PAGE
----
Beijing bronze medallist speaks to Sky Sports about Perri Shakes-Drayton's failure to reach the 400m hurdles final
By Alex Williams. Last Updated: August 8, 2012 1:29pm
Tasha Danvers: Believes Shakes-Drayton can recover from Olympic disappointment
Tasha Davners has admitted her disappointment at Perri Shakes-Drayton's failure to qualify for the Olympic 400 metres hurdles final, but thinks she will come back stronger in the future.
Shakes-Drayton missed out on a spot in Wednesday night's final after Denisa Rosolova of the Czech Republic and Ukraine's Hanna Titimets were reinstated after initially being disqualified.
The 23-year-old finished third in her semi-final and had to rely on one of the fastest loser spots to progress, with her mark of 55.19 seconds proving too slow after UK Athletics' counter-appeal of the reinstatements was rejected.
But Danvers, who won a bronze medal in the event four years ago in Beijing after being picked ahead of Shakes-Drayton, has played down the controversy and believes her fellow Brit should have made sure her destiny was in her own hands.
"That's not the way you want to get into a final anyway, you want to get into a final by rights because of your performance. All this DQing, being in and out, that's all a sidebar," Danvers told Sky Sports.
"If you want to assure your position in the final you've got to run under 55 and I don't know what happened with Perri but she just failed to do that."
Tasha Danvers Quotes of the week
"The issue is that Perri needed to perform a sub-55 second time in order to make it into the final. That's pretty much the standard for any Olympics.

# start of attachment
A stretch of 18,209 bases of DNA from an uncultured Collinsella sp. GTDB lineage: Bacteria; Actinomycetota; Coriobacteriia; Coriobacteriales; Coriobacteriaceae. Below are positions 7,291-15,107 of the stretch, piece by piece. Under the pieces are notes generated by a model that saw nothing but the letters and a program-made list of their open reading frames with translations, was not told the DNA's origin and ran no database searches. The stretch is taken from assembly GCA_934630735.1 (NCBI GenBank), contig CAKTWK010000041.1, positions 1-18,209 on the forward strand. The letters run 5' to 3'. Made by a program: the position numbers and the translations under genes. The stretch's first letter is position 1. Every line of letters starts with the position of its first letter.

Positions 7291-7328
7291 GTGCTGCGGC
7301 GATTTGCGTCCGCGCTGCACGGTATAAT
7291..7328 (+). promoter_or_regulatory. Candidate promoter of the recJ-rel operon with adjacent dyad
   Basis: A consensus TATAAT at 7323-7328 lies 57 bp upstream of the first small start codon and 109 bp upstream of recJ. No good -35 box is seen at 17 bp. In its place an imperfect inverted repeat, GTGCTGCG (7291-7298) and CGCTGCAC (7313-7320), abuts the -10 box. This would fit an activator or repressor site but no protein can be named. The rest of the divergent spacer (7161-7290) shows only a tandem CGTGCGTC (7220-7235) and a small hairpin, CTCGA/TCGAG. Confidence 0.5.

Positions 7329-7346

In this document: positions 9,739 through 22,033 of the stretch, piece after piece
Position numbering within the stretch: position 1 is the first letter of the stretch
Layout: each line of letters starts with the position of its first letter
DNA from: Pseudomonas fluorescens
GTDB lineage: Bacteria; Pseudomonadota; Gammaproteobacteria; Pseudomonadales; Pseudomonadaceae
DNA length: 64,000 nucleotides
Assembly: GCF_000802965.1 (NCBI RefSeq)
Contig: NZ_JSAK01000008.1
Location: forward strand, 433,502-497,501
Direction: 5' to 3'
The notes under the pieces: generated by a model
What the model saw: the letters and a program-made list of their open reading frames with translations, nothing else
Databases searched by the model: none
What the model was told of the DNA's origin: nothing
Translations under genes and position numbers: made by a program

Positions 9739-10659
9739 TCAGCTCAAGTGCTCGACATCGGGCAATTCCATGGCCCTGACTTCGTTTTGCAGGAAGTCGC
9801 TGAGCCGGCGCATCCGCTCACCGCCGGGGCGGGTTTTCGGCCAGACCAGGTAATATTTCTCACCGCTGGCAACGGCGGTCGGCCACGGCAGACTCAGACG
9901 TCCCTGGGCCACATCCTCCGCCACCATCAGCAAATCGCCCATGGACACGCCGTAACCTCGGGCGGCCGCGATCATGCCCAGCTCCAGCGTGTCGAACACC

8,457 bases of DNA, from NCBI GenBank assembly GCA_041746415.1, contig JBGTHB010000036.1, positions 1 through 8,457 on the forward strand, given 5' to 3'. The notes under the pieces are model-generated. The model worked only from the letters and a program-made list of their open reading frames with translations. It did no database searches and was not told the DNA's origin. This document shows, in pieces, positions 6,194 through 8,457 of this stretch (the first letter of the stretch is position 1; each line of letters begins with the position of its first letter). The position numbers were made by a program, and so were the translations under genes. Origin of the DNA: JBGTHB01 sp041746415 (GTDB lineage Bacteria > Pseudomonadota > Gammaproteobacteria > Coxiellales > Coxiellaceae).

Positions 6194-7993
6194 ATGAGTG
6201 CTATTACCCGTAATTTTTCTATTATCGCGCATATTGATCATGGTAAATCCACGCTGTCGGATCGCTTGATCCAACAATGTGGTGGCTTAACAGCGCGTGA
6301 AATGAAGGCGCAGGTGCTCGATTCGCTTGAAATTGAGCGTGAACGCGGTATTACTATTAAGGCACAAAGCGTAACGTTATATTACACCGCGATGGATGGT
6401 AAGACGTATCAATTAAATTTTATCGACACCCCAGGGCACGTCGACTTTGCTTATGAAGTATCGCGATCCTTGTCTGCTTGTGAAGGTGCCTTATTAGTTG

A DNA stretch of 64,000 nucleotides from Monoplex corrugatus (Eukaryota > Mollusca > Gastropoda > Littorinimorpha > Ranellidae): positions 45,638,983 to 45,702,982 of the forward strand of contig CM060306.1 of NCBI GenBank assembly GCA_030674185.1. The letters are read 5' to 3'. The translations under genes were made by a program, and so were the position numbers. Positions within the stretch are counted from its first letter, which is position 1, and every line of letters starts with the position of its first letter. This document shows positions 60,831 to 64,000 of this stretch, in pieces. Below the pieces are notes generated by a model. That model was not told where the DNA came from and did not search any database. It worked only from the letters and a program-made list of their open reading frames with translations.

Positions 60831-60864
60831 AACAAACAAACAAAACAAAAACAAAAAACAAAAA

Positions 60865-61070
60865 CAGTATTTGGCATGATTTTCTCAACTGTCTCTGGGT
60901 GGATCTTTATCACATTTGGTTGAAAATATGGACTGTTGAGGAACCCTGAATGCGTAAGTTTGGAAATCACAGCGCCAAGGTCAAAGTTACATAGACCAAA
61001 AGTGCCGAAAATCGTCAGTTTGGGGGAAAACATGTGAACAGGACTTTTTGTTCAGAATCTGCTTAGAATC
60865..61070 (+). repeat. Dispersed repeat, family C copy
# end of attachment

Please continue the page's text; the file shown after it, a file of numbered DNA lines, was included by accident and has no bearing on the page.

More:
"If you look at my Olympics for example, in 2008, it was a different qualification because it was first four - there were no fastest losers - and there was one girl who made it that was above 55 - I think she ran 55.1.
"And she was very lucky because the top six in my semi-final ran under that time."
Shakes-Drayton came into the Games on the back of a personal best run of 53.77s set at Crystal Palace in June, but was found wanting at the Olympic Stadium.
"If you want to assure your position in the final you've got to run under 55 and I don't know what happened with Perri but she just failed to do that," Danvers said.
"My suspicion is that she's very comfortable when she's in lane three, for example, like she was in Crystal Palace and she can see and chase her competition and feel like she's in the race.
"But when she's just out there running her own race with no-one to chase she just gets a bit iffy."
She added: "I think the thing that confuses people is they see fast times and automatically think, 'right, that person can win a medal because when I look at the times no-one's running faster'.
"But there is a massive difference between Grand Prix racing and championship racing. They are two very different animals and they have to be approached completely differently.
"You can go out there and run one race and don't have to think about anything and go all out and you can run fast times.
"But when you have to think about, 'I've got to run again tomorrow, I've got to run again in two days' time, I've got to come in the top two, I've got to do this, I've got to do that', it starts to get very complicated.
"Figuring out how to make that happen when the time is right is, in itself, an art form."
However, Danvers believes Shakes-Drayton can iron out her problems and should be able to compete for medals in future major championships.
"It's not like she's 38, she's still a spring chicken and has managed to stay injury free for the most part," she said.
"She's a confident girl and a determined girl so all this will be a learning experience for her. I'm sure next time around we won't see these types of problems."
London-born Danvers originally planned to compete in her home Games but was forced to retire in June after a lengthy battle with injury.
However, her love of athletics remains as strong as ever and she insists that she is enjoying the Olympics just as much from a spectator's point of view.
Danvers said: "I can honestly put my hand on my heart and say I'm quite happy on this side of the finish line."